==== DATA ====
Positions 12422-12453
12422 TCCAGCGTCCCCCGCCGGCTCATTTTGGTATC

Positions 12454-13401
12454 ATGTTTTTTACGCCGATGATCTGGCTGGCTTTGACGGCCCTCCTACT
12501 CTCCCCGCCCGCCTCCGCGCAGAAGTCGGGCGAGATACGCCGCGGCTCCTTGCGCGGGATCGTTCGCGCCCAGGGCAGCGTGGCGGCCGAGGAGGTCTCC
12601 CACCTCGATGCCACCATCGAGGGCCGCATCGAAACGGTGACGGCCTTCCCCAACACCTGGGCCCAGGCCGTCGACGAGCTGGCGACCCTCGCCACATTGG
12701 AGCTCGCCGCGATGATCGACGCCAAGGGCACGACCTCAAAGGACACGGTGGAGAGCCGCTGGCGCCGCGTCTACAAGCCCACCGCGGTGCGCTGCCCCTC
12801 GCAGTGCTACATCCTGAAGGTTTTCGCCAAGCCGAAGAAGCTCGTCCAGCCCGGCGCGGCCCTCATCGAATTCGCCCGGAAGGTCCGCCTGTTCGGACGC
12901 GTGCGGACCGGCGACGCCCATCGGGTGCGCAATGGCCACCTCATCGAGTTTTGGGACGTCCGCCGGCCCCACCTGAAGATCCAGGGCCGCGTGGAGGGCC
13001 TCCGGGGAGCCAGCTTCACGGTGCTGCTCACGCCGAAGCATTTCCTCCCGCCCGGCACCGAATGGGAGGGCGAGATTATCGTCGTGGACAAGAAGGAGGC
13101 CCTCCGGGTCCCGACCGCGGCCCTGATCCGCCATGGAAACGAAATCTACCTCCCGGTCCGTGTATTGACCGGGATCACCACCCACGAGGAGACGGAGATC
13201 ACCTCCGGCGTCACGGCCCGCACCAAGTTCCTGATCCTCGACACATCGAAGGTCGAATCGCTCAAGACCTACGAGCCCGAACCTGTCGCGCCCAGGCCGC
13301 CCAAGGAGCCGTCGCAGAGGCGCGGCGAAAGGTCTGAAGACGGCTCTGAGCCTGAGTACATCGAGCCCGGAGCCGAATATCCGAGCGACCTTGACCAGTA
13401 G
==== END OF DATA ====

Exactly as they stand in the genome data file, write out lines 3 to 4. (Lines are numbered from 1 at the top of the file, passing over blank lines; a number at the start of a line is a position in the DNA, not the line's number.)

Positions 12454-13401
12454 ATGTTTTTTACGCCGATGATCTGGCTGGCTTTGACGGCCCTCCTACT